The Journey (Far Flung Scots Book 2)

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This time, Mary is brought to the big screen as a headstrong leader played by Saoirse Ronan. The actress follows in the footsteps of Redgrave and Katharine Hepburn , both of whom performed the role of the doomed monarch with fatalistic grace.

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In movies, as in life, these versions of Mary show her as a devout Catholic whose rule was challenged by the men around her—like those on her council, her second and third husbands and even the men outside her castle. Yet for all her tenacity, Mary never gains the full loyalty of her people for various reasons, including her religion, her French first husband, her subsequent marriages and other rumors of infidelity. A Trump-like Protestant preacher John Knox David Tennant regularly speaks out against her, and his misinformation campaign eventually convinces her subjects to disown her.

Coupled with her disastrous marriage and several more betrayals of trust, the queen is forced to abdicate the throne, leading her to an untimely fate. Like sabbaths of yore in the Western Isles, there was, even on weekday mornings, a sepulchral hush. Everyone seemed to talk in whispers and the shops cried out for customers.


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Had I not known better, I might have assumed that the population had decided to pack their bags and seek their fortunes elsewhere. Yet, as several people said, even before the earthquakes struck Christchurch was not the most raucous of places. Dunedin, to which I travelled a few days later, wears its Scottish ancestry like a clansman does tartan. It was founded in by the Free Church of Scotland but its influence is now negligible. There are three others from the same cast in London, New York and Dundee.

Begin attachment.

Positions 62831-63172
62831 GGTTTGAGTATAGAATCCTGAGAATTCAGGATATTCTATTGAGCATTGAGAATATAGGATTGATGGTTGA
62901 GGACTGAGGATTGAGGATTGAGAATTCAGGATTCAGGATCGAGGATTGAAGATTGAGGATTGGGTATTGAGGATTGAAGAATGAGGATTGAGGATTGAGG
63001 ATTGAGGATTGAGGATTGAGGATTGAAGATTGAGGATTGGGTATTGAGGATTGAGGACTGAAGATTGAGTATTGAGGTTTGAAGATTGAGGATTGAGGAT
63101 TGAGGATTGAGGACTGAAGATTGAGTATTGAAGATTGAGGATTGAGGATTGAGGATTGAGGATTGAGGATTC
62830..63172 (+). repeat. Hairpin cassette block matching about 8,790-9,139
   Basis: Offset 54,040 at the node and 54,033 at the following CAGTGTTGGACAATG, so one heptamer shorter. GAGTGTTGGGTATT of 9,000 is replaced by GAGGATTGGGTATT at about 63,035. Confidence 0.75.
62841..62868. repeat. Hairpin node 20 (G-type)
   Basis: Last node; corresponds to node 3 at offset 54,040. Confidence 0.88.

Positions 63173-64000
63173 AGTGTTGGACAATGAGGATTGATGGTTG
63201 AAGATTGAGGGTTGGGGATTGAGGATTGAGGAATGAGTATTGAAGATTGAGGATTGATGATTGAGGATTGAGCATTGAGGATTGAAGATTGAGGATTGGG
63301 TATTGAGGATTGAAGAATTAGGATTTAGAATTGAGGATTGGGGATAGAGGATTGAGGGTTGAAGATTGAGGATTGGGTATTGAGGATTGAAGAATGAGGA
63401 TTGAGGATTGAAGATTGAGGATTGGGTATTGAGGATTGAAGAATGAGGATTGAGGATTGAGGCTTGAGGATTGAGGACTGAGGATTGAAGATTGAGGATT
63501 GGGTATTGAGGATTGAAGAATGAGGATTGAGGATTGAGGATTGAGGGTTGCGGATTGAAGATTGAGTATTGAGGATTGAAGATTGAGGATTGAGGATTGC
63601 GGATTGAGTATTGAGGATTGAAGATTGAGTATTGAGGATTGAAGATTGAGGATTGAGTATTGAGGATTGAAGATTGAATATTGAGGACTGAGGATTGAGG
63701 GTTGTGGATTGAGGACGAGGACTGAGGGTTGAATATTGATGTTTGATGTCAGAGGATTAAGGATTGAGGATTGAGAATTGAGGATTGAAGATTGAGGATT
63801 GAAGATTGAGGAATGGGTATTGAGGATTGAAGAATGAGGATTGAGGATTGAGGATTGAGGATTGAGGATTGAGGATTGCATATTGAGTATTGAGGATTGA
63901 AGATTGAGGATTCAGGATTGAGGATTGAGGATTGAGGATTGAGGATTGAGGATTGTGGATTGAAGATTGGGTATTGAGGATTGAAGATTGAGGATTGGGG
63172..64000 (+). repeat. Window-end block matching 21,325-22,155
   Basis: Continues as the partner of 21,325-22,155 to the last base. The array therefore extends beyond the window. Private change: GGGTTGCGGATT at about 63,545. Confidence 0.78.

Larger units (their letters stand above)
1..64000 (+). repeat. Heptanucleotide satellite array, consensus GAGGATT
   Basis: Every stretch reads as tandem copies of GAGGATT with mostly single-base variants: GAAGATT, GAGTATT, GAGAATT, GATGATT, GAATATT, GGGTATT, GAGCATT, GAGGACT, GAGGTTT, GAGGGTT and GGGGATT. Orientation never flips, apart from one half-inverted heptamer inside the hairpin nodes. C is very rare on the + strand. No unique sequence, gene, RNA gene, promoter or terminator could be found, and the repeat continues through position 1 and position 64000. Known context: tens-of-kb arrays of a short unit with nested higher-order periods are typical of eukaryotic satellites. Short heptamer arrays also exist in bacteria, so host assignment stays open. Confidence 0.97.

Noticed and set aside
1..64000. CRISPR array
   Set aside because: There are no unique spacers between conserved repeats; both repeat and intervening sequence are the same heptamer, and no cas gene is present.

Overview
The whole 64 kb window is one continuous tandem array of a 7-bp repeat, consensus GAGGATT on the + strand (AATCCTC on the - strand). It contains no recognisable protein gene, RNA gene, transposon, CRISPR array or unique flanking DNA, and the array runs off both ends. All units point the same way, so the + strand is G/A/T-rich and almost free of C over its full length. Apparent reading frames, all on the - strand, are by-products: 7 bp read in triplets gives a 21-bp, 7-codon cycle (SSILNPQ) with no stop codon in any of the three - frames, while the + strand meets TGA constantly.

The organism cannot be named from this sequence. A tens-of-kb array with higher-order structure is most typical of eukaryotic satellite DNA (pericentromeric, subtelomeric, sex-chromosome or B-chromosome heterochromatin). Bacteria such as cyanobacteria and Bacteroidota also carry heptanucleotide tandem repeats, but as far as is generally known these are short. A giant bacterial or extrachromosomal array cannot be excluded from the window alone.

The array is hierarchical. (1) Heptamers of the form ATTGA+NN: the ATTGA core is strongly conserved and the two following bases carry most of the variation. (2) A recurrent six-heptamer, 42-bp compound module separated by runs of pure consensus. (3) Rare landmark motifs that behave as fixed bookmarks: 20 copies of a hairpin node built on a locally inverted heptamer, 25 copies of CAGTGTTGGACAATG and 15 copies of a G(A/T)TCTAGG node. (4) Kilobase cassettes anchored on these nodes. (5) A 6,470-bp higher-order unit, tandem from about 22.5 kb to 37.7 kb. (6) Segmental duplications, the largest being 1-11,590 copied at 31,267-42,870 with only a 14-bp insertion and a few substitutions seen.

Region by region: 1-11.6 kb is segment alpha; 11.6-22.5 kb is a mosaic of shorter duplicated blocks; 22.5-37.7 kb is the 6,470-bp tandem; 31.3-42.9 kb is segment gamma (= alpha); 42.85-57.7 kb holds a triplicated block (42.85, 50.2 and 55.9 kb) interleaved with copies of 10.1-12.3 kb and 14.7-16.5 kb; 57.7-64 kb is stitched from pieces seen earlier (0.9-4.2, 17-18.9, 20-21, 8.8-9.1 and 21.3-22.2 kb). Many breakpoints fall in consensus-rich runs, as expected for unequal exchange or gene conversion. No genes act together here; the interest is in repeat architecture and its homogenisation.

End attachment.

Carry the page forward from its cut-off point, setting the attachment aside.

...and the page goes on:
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He is revered still not only for his pioneering vigour and vision but for the value he put on education and reading. A legacy of this is the high proportion of students in the city, of whom there are around 20, in a total population of just over , And so to Auckland where there is annual book festival.

Its growth in recent decades has been dizzying and the festival has likewise burgeoned, deservedly so. It was not unusual, for example, to see its venue, Aotea Centre, attracting a crowd of 2,, which may be normal for opera divas but can be disconcerting to humble authors. I spent five days in and around the festival, and was much taken by its warm vibe, cultural diversity and the sophistication and savvy of the audiences.

Our landmass may be modest in size but is latticed with a generous , miles of public footpaths, bridleways and byways, and exploring them is one of our favourite pastimes.


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Before the late 18th century most people walked only because they had to, or if they were on pilgrimage. Walking was the preserve of the horseless poor.

Mary Queen of Scots

With the rise of the Romantic movement came the idea of walking for pleasure, prompting such poets as Wordsworth to some of their finest words after traipsing the countryside on foot. So began the great British tradition of walking, and writing about it. Some authors have accomplished arduous hikes in far-flung lands; others have written just as engagingly about journeys much closer to home. Take Robert Louis Stevenson.

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Today, it seems no topography is too pedestrian to induce British authors to lace up their boots and take to the byways and sometimes the highways of our country. Here are my 10 favourites. Its appeal lies in the warm and witty evocation of the British countryside and its people, as observed half a century ago.

But before reaching Mediterranean shores, Lee walked through southern England , writing about his wanderings and encounters in characteristically elegiac prose. This was the era when tramps still roved the country lanes, cars were a rarity and Lee was still young and idealistic — before his initiation into the turmoil of the Spanish civil war.